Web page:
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Omaha, Nebraska, United States
I am more and more convinced that most congregations die from a staggering lack of imagination. Let's change that. Let's imagine a creative future with God and each other together. Drop me a line on email or leave a comment if you have thoughts on God, Jesus, congregations, the church or whatever.... I look forward to our conversations.

Wednesday, September 29, 2010

A Story for the Ages

I run into a lot of people who know a little bit about the Bible...and in most cases they have little use for it, or for the Christian Church that purports to be about it...and I also run into a few people who know little or nothing about the Bible, and--irony of ironies--these people are often very faithful Christians...(all of which goes to show you that you don't need to know how to read in order to be a fact, that may be a detriment!)

Christianity as a religion does not really need a Bible, but it does need a story--and the most popular Christian story is something like this: God made a perfect world, humans screwed it up, God re-made it by sending Jesus to die for humans who screw it up, and now humans should try harder not to screw it up this point some Christians add "if you do a good job you can go some place nice named heaven." As a religion goes that story works, but of course, it is not from the Bible.

The story of the Bible is a whole different one than the popular Christian one (no matter how much money or energy some folks put into making it the same), and the story of the Bible is a story for the ages. Because you see the Bible, as the promise of God about the freedon given in Jesus Christ through the mutual consolations and conversations of people in the Spirit, has no quick "summary-like" statements because it always addresses the reader (hearer) where they are in life and the world. And since we are often different, the Bible speaks different things in order to keep God's promise to us...because for the Bible it's the God who promises that makes the story, not the story that makes the god...and for those of us who trust in God that makes all the difference in the world. May your tables be full, and your conversations be true.

Monday, September 27, 2010

The Strange Workings of Baptism

A few years ago I found myself in Phoneix, AZ in February with other theologians and pastors from across the country. We had some free time one afternoon, and I wanted to avail myself of the heated pool at the hotel...all my friends declined to join me as the air temp was only 62 degrees. My friends from places like AZ, CA, GA, and TX all thought I was nuts for even considering it...but when you're from North Dakota, you have a partly sunny day, a heated pool, and any temp above 32, you call it a beach day! So, in this huge, heated pool, complete with little islands of trees and flowers scattered throughout the pool, I swam.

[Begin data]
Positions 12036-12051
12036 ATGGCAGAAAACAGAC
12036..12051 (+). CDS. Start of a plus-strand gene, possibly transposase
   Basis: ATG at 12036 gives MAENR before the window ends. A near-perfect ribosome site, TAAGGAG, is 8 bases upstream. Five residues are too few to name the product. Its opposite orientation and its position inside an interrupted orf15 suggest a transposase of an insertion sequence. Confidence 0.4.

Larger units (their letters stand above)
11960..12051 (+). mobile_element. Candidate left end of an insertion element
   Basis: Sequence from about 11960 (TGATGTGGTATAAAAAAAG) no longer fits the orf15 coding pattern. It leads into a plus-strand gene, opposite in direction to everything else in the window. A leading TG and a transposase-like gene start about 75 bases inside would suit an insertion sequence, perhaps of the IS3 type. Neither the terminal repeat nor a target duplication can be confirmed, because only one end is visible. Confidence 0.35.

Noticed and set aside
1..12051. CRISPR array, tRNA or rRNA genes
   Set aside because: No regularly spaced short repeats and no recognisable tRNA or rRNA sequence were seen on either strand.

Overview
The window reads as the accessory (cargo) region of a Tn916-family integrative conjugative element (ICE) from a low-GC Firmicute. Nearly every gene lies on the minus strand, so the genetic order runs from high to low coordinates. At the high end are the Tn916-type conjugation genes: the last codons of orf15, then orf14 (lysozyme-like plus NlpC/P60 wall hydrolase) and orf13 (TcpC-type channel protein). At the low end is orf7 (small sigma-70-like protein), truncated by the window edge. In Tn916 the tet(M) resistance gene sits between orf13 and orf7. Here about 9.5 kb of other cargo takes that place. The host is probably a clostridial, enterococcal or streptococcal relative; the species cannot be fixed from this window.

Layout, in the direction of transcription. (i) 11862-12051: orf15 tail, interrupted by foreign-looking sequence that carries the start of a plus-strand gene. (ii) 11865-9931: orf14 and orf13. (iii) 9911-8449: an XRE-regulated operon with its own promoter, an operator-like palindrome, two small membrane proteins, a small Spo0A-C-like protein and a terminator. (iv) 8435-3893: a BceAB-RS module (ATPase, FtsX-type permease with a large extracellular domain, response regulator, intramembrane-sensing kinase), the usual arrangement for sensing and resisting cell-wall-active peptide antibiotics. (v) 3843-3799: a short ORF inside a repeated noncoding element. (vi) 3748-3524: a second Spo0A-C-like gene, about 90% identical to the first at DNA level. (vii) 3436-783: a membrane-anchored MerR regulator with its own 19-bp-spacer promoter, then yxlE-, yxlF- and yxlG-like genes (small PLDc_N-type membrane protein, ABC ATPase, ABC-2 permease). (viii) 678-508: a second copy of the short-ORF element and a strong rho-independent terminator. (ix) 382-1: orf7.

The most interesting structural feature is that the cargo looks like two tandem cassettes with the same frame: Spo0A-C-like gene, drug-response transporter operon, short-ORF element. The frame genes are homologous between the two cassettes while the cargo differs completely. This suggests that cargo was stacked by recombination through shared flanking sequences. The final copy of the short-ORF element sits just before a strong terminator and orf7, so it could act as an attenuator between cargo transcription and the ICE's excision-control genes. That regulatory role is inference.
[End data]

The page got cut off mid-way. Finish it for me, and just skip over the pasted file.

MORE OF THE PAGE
But I did not swim alone...because on the other side of the pool I could see another man paddling about from island to island as I was...finally, after about thirty minutes, and countless sarcastic comments from my friends walking by...I ran into the other guy at the island in the very middle of the pool. I said hi, he said, hi...and I commented on the nice pool. Yeah, he said, I like it too. I told him where I come from this is a summer day, and I couldn't imagine why more people aren't swimming...he asked where I was from...I told him "Bismarck, North Dakota." Where are you from, I asked? He looked at me and said, "Valley City." (Valley City, North Dakota is 140 miles east of Bismarck.) And his former neighbor in Valley City was now my neighbor in Bismarck...I kid you not.

Have you ever had one of those weird encounters where you meet someone you know, or you share something in common with someone, in the least likely of places? Isn't that strange how that happens?

In Christianity we hold that we are related to all Christians through baptism, so, in some ways it isn't strange to meet a brother or a sister in Christ just about anywhere...but unless we live that relationship, trust those people we meet, or risk reaching out to the stranger, we will just pass like "two ships in the night..."Christ has connected us to way more people than we realize or than we utilize in our lives...but that water of baptism--like the warm water in the pool in AZ--brings together people in ways we often cannot imagine. May your tables be full, and your conversations be true.

Question for the week: Do you have a "chance" encounter story you can share?

Monday, September 20, 2010

I think its about forgiveness...

...even if you don't love me anymore. (Don Henley)

If I had to take one line about what is Christianity from a recent song, poem, novel, or writing, I would take that one from Don Henley. He has captured as well as anyone--including people like Peter, Paul, Augustine, Calvin, Luther, and even me (well, you know?) what God in Jesus Christ through the power of the Holy Spirit has accomplished in redeeming humanity and all of creation for life.

Central to the notion of who God is is forgiveness...we often fail at love, peace, patience, etc., and forgiveness is the power that propels us through those failures so that life can be lived...Henley hit upon this (albeit in a love song), and without this desire to forgive--Christianity--and God's own self--cease to exist.

BUT, the forgiveness is not dependent upon love. And this is where Henley is brilliant, and so different, from most of us. Most of us believe we have to love somebody or something before we can forgive. Henley points out this is is not so. For example, God does not have to love us in order to forgive us, but because God forgives us we can be loved by God. So when two brothers are fighting it is not LOVE that establishes their relationship, but their forgiveness that satisfies their love.

If Henley is correct (and the Bible seems to suggest he is) if you want to have a better day you will have to forgive somebody...somebody you probably do not love. The cross of Jesus reminds us of one thing: it is the forgiveness, not the love, that makes all the difference in the world.